Oilers AFL LogoI’ve always enjoyed sports.  Participating and watching.  Drama can be found in every step (and yet TNT “We Know Drama” doesn’t show sports).  I, of course, grew up loving the Columbia Blue “Love ya Blue” Houston Oilers.

As I’ve aged, and the number of hours in a day seems continually less available, many of my interests have had to make way for others.  Most of the sporting teams I have followed have become more of a background interest.  On top of that, either my perception or reality has come to give me the view that many professional athletes are whiney spoiled asses.  (More so in basketball than football.)  This has tended to push my interest down to college sports over professional.

In 1994 I moved to Calgary.  At the time Bud Adams was trolling for a new stadium; the City was in an economic lull and saying “no”.  It was foregone, it seemed to me at the time and obviously in retrospect, that the Oilers would leave.  As it was, Canada didn’t have much coverage of the NFL and I just started ignoring the league entirely that year.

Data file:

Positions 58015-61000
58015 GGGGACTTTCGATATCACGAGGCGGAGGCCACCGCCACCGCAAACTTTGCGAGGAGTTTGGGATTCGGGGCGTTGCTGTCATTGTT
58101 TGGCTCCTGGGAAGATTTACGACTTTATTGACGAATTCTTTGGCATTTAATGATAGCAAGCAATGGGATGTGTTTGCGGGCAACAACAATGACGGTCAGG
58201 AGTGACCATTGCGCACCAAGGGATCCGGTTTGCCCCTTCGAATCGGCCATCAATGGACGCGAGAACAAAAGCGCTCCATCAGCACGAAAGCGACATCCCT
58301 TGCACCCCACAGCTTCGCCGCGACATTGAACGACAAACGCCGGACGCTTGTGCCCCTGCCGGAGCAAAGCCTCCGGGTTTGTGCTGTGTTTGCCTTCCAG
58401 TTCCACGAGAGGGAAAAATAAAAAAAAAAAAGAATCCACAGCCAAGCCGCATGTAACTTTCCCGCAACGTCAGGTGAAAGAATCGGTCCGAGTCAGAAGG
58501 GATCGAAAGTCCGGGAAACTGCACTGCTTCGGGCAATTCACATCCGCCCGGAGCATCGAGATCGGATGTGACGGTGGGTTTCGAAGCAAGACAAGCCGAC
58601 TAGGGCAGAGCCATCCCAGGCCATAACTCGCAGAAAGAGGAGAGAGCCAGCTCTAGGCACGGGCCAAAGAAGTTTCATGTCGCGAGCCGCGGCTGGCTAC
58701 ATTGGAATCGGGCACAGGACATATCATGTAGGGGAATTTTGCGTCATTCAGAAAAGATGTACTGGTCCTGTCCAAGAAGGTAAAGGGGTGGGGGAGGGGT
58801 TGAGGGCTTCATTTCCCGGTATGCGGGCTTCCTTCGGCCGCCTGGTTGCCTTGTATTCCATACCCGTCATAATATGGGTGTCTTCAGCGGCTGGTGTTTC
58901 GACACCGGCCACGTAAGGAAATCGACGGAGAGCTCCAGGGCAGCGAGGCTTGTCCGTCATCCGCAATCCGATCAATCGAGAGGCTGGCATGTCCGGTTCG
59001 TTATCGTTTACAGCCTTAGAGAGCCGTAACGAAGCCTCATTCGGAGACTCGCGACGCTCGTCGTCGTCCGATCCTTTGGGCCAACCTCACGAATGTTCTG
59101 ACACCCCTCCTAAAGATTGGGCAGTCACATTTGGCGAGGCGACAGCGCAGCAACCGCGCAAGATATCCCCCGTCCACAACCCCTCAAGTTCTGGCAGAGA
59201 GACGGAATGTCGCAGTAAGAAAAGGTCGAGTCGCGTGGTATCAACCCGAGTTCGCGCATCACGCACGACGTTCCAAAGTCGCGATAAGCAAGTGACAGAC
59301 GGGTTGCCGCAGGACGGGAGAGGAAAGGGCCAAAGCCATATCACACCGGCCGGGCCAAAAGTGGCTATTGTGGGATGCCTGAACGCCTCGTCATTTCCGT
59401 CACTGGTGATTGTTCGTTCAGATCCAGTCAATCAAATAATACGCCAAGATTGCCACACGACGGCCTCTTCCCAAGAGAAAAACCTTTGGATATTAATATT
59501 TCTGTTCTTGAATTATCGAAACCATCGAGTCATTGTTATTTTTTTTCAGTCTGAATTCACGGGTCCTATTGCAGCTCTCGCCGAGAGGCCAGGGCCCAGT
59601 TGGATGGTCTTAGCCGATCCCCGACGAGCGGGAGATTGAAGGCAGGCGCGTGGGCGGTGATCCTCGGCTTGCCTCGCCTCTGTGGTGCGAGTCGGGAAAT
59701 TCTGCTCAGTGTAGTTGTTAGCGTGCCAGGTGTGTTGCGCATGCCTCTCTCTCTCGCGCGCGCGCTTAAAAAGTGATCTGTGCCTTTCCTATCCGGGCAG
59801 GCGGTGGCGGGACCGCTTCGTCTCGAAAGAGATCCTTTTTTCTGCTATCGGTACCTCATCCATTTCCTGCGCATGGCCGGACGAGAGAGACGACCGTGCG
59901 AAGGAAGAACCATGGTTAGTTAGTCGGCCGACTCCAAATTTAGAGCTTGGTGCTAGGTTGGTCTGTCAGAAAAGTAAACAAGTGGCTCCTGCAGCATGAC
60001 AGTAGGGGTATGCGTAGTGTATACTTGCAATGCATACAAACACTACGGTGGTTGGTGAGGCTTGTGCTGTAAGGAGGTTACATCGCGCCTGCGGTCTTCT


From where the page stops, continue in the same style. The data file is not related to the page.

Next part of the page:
The next two years I spent in Washington and didn’t pay too much attention to the NFL except when I spent a sunday with friends.  I did attend one Redskins home game with my good friend Bill Cavender which was an awesome experience.

Texans LogoBack in Houston years later I rode my bicycle downtown for the NFL Franchise mascot announcement.  My preference of Toros was passed by for the Texans.  I went to several early year (sometimes preseason) Texans games.  I remember being deafened at one of the first games there.  I’ve enjoyed some tailgating there (something always lacking at an Oilers game).  But I’ve never scheduled my fall sundays according to the Texans’ schedule.